In a preferred aspect, the step of installing a galley ceiling system includes installing a first ceiling panel on the ceiling of the galley complex below the stowage compartment housing, where the first ceiling panel includes attached ceiling-mounted flex hoses for connecting to a ventilation duct and to an air passageway disposed above the ceiling of the galley complex, attaching aircraft side systems interfaces including a vent plenum, a gasper nozzle, and emergency lighting to a center ceiling systems panel, installing the center ceiling systems panel with attached aircraft side systems interfaces into the ceiling of the galley complex below the stowage compartment housing and adjacent to the first ceiling panel, and installing a second ceiling panel on the ceiling of the galley complex below the stowage compartment housing and adjacent to the center ceiling systems panel.

In another preferred aspect, the step of installing the galley ceiling system further includes attaching a plurality of interface duct plenums to a bin support rail, connecting a first galley venting hose and a first gasper hose to the interface duct plenums, further connecting the first galley venting hose to a ventilation duct, further connecting the first gasper hose to an air passageway, further attaching a plurality of ceiling mounted flex hoses integrated on the right hand ceiling panel, including a second galley venting hose and a second gasper hose, to the interface duct plenums, further connecting the second galley venting hose to the vent plenum, and further connecting the second gasper hose to the gasper nozzle.

Other features and advantages of the present invention will become more apparent from the following detailed description of the preferred embodiments in conjunction with the accompanying drawings, which illustrate, by way of example, the operation of the invention.

BRIEF DESCRIPTION OF THE DRAWINGS

FIG. 1 is a perspective view of a cross-aisle center galley complex of an aircraft incorporating the aircraft overhead stowage system of the present invention.

FIG. 2 is a perspective view of the cross-aisle center galley complex shown in FIG. 1 in which a preferred embodiment of the aircraft overhead stowage system is installed into the ceiling of the center galley complex.

FIG. 3 is a perspective view of a cross-aisle center galley complex of an aircraft incorporating a preferred embodiment of the aircraft overhead stowage system among existing above-ceiling aircraft structure.

FIG. 4 is a top plan view of the cross-aisle center galley complex including the installed aircraft overhead stowage system depicted in FIG. 3.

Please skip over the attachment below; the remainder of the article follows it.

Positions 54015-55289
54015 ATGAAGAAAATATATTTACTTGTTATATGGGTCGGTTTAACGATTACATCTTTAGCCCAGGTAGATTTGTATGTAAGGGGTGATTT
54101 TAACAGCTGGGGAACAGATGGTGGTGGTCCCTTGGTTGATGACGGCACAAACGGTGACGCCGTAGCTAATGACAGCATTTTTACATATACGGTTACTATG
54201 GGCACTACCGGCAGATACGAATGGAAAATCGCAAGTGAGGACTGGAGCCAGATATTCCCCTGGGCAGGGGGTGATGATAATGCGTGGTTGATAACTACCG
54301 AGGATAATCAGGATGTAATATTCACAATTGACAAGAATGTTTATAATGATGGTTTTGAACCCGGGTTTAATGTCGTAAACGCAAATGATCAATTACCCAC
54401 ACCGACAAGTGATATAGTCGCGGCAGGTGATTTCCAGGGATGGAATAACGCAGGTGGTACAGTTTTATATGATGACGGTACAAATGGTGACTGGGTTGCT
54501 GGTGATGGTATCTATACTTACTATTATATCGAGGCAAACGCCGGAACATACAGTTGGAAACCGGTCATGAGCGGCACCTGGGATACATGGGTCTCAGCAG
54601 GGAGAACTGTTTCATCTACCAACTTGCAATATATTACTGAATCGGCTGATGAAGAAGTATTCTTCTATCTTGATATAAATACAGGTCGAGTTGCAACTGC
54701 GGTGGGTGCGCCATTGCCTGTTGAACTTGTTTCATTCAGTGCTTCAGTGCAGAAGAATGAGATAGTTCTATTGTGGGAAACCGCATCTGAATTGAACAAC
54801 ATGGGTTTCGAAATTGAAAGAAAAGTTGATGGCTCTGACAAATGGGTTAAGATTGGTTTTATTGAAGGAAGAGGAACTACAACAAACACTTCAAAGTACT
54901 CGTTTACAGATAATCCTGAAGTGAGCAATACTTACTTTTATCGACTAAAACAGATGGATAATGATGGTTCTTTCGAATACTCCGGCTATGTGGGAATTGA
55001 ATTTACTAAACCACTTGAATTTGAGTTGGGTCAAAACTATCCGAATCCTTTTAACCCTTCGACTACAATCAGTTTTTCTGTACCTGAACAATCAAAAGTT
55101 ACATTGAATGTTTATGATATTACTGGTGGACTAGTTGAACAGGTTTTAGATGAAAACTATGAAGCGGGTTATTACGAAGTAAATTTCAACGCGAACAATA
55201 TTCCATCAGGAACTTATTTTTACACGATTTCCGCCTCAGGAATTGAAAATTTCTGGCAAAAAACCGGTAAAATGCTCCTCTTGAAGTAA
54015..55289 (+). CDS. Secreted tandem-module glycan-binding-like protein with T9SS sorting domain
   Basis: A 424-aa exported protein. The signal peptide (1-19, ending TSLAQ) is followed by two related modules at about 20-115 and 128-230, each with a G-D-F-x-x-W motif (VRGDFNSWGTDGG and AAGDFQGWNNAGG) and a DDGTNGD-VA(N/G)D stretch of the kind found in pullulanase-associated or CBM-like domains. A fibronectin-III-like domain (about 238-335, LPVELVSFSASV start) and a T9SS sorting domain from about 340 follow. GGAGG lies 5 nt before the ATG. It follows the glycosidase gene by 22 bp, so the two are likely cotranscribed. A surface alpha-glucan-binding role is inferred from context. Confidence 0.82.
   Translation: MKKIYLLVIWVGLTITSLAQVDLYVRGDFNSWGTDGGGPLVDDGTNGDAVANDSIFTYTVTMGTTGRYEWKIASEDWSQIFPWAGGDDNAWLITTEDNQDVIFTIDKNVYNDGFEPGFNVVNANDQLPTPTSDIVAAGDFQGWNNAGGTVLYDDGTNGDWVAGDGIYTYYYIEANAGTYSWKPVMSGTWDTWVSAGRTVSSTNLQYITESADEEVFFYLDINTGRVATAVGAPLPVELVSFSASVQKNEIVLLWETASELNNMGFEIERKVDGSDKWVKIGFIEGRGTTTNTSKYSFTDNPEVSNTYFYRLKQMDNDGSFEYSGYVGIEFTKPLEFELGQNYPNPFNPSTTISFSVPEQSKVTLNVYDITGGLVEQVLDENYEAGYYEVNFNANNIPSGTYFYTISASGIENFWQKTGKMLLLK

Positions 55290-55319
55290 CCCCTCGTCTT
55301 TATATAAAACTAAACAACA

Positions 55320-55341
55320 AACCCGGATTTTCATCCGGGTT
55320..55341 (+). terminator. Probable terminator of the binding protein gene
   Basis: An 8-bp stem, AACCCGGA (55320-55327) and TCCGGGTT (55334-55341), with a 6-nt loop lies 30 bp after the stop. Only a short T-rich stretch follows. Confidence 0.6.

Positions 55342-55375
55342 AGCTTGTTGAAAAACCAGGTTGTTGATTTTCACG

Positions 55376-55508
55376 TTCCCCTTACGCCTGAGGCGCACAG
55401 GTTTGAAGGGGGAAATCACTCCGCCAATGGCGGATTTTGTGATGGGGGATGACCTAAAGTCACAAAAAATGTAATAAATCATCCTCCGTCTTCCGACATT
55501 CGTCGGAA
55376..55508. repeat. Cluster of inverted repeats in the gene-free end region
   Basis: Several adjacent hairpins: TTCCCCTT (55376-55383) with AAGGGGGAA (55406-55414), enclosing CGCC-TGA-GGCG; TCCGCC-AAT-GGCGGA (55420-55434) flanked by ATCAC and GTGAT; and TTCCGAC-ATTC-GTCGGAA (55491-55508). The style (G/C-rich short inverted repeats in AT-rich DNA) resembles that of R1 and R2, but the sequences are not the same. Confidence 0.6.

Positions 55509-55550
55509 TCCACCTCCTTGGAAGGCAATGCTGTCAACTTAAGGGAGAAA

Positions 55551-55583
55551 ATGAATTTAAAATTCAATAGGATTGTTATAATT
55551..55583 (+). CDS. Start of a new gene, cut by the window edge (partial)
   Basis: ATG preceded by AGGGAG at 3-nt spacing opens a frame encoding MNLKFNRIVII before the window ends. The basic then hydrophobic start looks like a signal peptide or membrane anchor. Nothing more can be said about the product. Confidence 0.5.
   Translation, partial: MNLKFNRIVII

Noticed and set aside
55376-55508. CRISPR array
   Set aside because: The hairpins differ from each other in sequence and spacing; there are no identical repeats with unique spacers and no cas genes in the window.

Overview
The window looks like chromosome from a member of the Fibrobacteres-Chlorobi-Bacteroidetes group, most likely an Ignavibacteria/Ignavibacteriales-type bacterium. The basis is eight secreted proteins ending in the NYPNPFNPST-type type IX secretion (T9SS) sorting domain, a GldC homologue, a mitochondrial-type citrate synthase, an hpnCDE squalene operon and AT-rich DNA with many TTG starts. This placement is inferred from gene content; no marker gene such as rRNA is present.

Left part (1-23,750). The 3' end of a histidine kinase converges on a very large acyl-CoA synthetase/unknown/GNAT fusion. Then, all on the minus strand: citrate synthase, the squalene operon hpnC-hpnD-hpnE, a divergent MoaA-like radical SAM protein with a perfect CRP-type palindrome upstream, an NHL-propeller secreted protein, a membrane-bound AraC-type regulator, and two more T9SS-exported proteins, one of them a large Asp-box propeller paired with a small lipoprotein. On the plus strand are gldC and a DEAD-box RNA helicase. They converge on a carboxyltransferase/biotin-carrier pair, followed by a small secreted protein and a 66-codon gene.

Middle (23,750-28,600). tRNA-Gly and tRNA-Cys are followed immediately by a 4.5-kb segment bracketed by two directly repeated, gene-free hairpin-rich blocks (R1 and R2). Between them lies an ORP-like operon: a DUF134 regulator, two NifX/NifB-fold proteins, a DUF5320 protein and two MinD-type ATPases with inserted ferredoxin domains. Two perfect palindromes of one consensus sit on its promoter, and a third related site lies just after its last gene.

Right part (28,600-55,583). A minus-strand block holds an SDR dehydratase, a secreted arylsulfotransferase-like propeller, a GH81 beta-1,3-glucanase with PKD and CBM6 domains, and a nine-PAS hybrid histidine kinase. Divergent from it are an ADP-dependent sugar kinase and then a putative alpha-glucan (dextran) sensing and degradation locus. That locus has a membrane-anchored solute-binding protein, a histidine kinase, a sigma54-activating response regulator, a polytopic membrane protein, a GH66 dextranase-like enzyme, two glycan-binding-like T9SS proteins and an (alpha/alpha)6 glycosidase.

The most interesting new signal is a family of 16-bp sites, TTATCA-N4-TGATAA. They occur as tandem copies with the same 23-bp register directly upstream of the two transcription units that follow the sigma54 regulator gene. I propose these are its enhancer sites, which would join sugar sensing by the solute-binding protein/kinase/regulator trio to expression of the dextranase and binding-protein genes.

FIG. 5 is a perspective view of an aircraft overhead stowage system according to a preferred embodiment of the present invention including front and rear stowage compartments disposed in a stowage compartment housing.

FIG. 6 is a front side elevational view of the aircraft overhead stowage system shown in FIG. 5 as installed above the ceiling of the cross-aisle center galley complex.

FIG. 7A is a perspective view of a preferred embodiment of the aircraft overhead stowage system in which one of the aisle galleys has been removed for clarity to illustrate deployment of the rear stowage compartment into the cross-aisle center galley complex using a control panel attached to the rear aisle galley.

FIG. 7B is an enlarged perspective view of the control panel referenced in FIG. 7A.

FIG. 8 is a left side perspective view of the aircraft overhead stowage system including a stowage support structure that supports the stowage compartment housing.

FIG. 9A is a right side perspective view of the aircraft overhead stowage system with stowage support structure illustrated in FIG. 8.

FIG. 9B is a partial perspective view of the stowage support structure illustrated in FIG. 9A in which the stowage compartment housing has been removed for clarity to illustrate various components of the stowage support structure and their connection to existing bin support rails in the aircraft.

FIG. 9C is an enlarged perspective view of the various components referenced in FIG. 9B that are used to connect the stowage support structure to the existing bin support rails.

FIG. 10 is a perspective view of a vacuum system in the aircraft overhead stowage system that uses a vacuum generator to operatively move the stowage compartments in the stowage compartment housing.

FIG. 11 is a top plan view of the vacuum system illustrated in FIG. 10.

FIG. 12 is a perspective view of compressed air bellows in the vacuum system that are used to move each stowage compartment between their stowed and deployed configurations.

FIG. 13 is a side elevational view of the aircraft overhead stowage system where one of the two stowage compartments is stowed above the ceiling and the other has been deployed below the ceiling into the cross-aisle center galley complex using the vacuum system and air bellows referenced in FIG. 12.

FIG. 14 is a perspective view of the vacuum system of FIG. 10 further including an acoustic isolation box enclosing the vacuum generator.

FIG. 15A is a perspective view of the aircraft overhead stowage system as installed above the ceiling of a cross-aisle center galley complex including a linear track rail system used for moving the stowage compartments between their stowed and deployed configurations.

FIG. 15B is an enlarged view of the linear track rail system illustrated in FIG. 15A.

FIG. 16 is a perspective view of the aircraft overhead stowage system including a galley ceiling system disposed between the two stowage compartments, where the front stowage compartment has been removed for clarity of illustration.

FIG. 17 is a side elevational view of the aircraft overhead stowage system with galley ceiling system illustrated in FIG. 16.